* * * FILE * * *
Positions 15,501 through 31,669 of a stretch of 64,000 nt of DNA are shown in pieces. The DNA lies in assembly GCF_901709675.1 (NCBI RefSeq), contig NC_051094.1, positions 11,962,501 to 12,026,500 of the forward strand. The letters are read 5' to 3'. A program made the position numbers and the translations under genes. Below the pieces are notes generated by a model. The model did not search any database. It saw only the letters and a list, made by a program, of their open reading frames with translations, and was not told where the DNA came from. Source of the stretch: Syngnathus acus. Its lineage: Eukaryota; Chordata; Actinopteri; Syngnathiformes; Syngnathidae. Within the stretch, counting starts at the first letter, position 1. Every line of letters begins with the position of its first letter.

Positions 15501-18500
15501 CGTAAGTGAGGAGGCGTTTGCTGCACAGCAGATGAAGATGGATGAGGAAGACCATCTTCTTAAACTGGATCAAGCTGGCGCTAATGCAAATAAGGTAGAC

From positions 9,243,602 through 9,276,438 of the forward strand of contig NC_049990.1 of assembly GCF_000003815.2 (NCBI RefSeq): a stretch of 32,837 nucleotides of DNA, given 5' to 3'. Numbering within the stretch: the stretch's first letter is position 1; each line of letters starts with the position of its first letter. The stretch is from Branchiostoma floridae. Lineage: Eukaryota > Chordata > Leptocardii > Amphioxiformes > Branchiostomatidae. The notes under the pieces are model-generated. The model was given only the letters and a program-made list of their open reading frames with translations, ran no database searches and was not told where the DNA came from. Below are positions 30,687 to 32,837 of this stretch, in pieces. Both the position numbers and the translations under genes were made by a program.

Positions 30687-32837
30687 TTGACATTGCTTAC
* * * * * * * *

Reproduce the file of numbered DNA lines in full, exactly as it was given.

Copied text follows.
Positions 15,501 through 31,669 of a stretch of 64,000 nt of DNA are shown in pieces. The DNA lies in assembly GCF_901709675.1 (NCBI RefSeq), contig NC_051094.1, positions 11,962,501 to 12,026,500 of the forward strand. The letters are read 5' to 3'. A program made the position numbers and the translations under genes. Below the pieces are notes generated by a model. The model did not search any database. It saw only the letters and a list, made by a program, of their open reading frames with translations, and was not told where the DNA came from. Source of the stretch: Syngnathus acus. Its lineage: Eukaryota; Chordata; Actinopteri; Syngnathiformes; Syngnathidae. Within the stretch, counting starts at the first letter, position 1. Every line of letters begins with the position of its first letter.

Positions 15501-18500
15501 CGTAAGTGAGGAGGCGTTTGCTGCACAGCAGATGAAGATGGATGAGGAAGACCATCTTCTTAAACTGGATCAAGCTGGCGCTAATGCAAATAAGGTAGAC

From positions 9,243,602 through 9,276,438 of the forward strand of contig NC_049990.1 of assembly GCF_000003815.2 (NCBI RefSeq): a stretch of 32,837 nucleotides of DNA, given 5' to 3'. Numbering within the stretch: the stretch's first letter is position 1; each line of letters starts with the position of its first letter. The stretch is from Branchiostoma floridae. Lineage: Eukaryota > Chordata > Leptocardii > Amphioxiformes > Branchiostomatidae. The notes under the pieces are model-generated. The model was given only the letters and a program-made list of their open reading frames with translations, ran no database searches and was not told where the DNA came from. Below are positions 30,687 to 32,837 of this stretch, in pieces. Both the position numbers and the translations under genes were made by a program.

Positions 30687-32837
30687 TTGACATTGCTTAC